|The half-timbered church of St. James and St. Paul||The Tower|
|Windows on the south side||Wall painting above the nave door|
|Effigy at south west corner of the bell tower||Effigy at north west corner of the bell tower|
|Half-timbered cottage in the village||The Davenport Family Arms on an estate house|
The church of St. James and St. Paul, was founded as a chantry chapel and endowed in 1343 by Sir John de Davenport and his son Vivian. In 1370, Sir John gave a further 60 acres of land and farm buildings to provide income for a priest. The effigies inside the belfry may be those of John and Vivian de Davenport. Both figures have their heads resting on the Davenport crest which has the felon's head indicating their status as Serjeants of Macclesfield Forest. (See also Bromley Davenport)
In 1547, the Chantries Act dissolved such chapels and the proceeds were taken by Edward VI. Later the land and chapel were recovered by the Davenport family. The nave is the oldest part of the current church. The belfry was built separately, about 1540, and has a shingle roof. Originally there were four bells but now there are three, the oldest inscribed "God Save the Queen and Realme 1598". A gallery at the west end of the nave and a dormer window on the south of the nave were removed in 1804. The current entrance at the west end under the bell tower was made at the time of restoration work in 1871. Extensive restoration took place in 1930-31 with renewal of many of the wall panels, some rafters and the shingles on the belfry.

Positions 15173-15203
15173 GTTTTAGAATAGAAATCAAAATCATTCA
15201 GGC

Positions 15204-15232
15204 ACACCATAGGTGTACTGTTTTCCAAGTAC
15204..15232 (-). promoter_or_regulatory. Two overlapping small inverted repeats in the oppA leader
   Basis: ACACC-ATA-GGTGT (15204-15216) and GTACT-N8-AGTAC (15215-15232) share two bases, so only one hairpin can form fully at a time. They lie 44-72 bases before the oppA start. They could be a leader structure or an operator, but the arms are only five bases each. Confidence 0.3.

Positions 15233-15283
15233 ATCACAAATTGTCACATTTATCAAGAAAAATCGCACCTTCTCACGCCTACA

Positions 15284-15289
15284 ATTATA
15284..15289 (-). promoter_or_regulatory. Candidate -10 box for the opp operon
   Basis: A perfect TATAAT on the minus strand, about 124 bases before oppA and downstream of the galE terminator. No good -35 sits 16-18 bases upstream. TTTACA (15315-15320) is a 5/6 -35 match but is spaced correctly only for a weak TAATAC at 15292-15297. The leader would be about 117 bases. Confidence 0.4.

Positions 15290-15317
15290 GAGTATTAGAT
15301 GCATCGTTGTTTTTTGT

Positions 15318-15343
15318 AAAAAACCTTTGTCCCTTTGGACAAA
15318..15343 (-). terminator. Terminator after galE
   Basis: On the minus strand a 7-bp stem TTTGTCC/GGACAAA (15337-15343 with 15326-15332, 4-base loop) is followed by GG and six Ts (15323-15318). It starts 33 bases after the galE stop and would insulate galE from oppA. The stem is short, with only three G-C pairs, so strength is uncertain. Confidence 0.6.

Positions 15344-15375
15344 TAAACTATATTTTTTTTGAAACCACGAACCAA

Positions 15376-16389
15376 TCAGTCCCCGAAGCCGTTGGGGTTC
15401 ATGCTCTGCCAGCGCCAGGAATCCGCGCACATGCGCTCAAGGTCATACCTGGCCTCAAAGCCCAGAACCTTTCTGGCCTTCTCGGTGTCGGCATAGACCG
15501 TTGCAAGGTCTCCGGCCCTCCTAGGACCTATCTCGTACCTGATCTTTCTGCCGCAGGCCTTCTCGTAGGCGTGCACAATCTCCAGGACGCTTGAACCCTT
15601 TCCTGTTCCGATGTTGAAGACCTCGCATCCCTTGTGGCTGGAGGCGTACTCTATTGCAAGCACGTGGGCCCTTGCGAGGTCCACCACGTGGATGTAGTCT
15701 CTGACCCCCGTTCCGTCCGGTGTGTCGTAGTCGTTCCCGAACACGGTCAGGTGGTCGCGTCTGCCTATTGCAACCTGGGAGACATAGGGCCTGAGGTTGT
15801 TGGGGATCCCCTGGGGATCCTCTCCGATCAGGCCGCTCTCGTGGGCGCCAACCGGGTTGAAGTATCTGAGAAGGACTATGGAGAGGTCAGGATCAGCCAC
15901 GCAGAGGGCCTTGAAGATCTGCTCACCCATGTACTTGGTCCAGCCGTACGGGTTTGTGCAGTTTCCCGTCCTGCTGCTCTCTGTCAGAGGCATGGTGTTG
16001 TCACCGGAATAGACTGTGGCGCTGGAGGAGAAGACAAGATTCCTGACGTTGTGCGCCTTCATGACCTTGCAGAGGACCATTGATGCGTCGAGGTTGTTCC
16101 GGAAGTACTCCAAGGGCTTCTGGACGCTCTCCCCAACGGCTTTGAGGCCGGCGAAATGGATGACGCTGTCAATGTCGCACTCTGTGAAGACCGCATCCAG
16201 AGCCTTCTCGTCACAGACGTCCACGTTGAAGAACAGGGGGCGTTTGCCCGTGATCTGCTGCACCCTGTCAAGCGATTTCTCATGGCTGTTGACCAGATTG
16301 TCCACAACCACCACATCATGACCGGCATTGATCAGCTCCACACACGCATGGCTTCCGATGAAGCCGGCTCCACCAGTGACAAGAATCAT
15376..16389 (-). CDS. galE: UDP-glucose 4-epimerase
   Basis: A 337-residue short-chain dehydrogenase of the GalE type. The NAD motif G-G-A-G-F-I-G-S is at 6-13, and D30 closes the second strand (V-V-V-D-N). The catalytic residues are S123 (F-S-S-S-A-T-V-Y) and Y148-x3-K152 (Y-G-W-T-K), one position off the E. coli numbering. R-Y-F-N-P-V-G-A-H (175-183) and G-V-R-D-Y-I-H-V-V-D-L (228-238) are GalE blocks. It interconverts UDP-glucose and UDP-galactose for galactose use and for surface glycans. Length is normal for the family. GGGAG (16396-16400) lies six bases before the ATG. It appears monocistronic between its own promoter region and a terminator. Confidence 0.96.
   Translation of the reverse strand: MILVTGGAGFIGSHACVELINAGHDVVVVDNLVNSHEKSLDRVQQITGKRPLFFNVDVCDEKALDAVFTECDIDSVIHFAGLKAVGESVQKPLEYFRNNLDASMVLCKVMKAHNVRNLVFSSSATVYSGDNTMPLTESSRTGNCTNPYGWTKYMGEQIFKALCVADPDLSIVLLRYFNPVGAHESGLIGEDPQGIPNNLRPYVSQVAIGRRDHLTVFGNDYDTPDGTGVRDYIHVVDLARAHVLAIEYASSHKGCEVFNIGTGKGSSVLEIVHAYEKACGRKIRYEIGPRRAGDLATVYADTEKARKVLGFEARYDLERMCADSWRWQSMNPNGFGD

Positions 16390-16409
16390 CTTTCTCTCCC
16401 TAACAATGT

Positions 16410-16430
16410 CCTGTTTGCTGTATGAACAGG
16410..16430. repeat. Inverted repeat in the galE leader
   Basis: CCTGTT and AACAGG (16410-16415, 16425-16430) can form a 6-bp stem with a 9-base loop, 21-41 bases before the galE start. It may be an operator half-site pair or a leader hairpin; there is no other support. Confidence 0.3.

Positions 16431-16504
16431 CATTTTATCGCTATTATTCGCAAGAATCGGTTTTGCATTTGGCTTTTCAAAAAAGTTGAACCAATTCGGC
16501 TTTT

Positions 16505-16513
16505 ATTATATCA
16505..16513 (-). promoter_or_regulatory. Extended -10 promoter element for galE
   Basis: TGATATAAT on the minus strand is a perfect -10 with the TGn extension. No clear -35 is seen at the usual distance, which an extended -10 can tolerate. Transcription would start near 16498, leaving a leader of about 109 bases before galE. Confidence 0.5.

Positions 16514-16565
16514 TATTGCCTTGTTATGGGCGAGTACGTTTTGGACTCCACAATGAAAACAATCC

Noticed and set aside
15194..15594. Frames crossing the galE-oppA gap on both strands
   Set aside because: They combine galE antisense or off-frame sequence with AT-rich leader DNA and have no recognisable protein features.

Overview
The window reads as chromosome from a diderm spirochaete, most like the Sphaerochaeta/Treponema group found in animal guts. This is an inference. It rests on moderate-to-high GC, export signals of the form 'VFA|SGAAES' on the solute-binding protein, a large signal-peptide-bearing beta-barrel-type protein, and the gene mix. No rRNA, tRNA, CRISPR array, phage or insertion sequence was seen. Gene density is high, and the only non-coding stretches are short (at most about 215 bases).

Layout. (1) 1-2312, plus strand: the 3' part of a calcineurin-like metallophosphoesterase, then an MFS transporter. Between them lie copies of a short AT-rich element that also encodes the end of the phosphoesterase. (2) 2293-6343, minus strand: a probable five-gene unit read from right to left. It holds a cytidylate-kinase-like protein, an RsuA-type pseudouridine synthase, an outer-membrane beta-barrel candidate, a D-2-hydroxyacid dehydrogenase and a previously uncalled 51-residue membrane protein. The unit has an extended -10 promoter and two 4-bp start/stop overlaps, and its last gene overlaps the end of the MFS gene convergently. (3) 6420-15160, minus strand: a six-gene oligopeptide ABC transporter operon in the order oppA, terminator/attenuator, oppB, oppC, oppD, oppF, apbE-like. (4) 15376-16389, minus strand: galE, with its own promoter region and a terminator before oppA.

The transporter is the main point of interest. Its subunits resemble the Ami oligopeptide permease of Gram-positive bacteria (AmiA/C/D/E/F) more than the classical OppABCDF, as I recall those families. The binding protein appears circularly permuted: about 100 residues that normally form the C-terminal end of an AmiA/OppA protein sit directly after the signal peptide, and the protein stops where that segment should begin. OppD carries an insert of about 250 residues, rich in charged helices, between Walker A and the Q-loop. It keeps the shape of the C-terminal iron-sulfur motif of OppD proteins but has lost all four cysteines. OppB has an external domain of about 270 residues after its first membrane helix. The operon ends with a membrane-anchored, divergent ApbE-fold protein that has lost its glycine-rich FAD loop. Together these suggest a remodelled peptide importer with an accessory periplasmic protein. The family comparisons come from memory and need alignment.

My picture shows the remains of a wall painting above the entrance to the nave. This was discovered during the 1930 restoration work. Also on the west wall are paintings by Edward Penney showing Moses and Aaron holding the Ten Commandments. The parish registers commence in 1563. The pulpit dates from 1620.
For additional information on the Davenport family see the Capesthorne page.
Pamphlet available in the church for 20 pence in 2005.